The American Cable Associaton has asked the FCC for more time to review documents from Comcast and NBC Universal filed as part of their effort to get FCC approval of their $30 billion joint venture.
Bloomberg LP has asked the FCC for a 45-day extension of its June 21 deadline for commenting on the deal or filing a petition to deny it. ACA said it agrees with Bloomberg about the difficulty of vetting the documents by the June 21 deadline, but did not ask for an extension of that deadline.
Instead, in a letter to Media Bureau Chief Bill Lake, ACA asked that the FCC allow commenters to raise new issues or supplement arguments based on the information filed by the companies on June 11.
The FCC has said that it would not accept new arguments or the raising of new issues past that initial June 21
comment deadline, but it also said that parties would have up to 15 days to comment on new facts. ACA wants it to reconcile that language with the fact of that June 11 data drop and the June 21 drop-deadline for initial arguments, preferably by making it a 60-day response window.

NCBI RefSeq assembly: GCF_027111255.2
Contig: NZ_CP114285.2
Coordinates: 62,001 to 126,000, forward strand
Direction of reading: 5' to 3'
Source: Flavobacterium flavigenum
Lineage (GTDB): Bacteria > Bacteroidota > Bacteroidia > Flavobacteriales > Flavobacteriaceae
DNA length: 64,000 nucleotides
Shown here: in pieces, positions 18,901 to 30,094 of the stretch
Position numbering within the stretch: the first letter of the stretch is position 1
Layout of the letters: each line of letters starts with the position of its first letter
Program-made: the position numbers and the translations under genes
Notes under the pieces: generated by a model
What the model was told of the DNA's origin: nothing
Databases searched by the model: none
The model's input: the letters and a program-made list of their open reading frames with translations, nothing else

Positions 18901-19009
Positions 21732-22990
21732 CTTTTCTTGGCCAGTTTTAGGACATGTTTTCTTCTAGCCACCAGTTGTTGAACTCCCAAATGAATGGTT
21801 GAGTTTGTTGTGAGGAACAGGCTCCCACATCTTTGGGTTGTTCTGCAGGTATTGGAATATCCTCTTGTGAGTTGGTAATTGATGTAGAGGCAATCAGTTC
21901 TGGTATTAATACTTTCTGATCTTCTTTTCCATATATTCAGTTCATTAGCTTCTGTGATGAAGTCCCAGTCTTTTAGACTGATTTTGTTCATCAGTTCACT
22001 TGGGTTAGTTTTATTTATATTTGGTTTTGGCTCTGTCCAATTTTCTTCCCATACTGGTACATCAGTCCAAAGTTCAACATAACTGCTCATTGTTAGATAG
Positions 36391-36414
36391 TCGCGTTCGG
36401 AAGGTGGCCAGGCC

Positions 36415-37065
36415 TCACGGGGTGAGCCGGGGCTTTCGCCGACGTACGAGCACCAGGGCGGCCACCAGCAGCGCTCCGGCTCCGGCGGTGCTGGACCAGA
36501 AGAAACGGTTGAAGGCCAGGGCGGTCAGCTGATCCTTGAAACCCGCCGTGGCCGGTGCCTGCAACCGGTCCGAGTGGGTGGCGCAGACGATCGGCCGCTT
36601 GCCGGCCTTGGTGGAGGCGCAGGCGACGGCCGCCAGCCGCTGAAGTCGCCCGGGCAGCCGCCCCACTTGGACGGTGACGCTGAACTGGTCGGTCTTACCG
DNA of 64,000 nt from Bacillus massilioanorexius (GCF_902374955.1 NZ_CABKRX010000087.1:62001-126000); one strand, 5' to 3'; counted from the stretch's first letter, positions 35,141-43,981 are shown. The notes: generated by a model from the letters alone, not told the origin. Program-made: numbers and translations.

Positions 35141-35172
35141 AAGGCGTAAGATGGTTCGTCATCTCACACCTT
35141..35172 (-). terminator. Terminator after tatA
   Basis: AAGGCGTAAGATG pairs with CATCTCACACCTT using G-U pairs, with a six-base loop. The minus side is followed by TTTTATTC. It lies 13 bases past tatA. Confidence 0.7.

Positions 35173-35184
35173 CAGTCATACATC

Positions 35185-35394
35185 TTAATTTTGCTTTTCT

ACA says that 60-day window should not open until the companies have certified that the data has been made available in an accessible format to eligible parties.
ACA says it complained two weeks ago about its ability to meet the June 21 deadline "in light of the fact that the Applicants have not produced data and information responding to the Commission's requests in a format that is easily accessible to parties to the license transfer review proceeding." It reiterated that complaint Wednesday.
"This clarification, based on the practical and logistical difficulties associated with accessing and analyzing vast amounts of data in a short period of time, is consistent with the Commission's desire that all substantive issues regarding the Application be considered in as timely and efficient a manner as possible that is fair to Applicants, interested parties and the Commission itself.
According to Comcast spokesperson Sena Fitzmaurice, the company planned to file its own ex parte comment in response Wednesday and plans by the end of the day to provide the data "in the format that ACA requested." If so, that would mean ACA is asking that the FCC consider new issues and arguments through mid-August.
The television industry's top news stories, analysis and blogs of the day.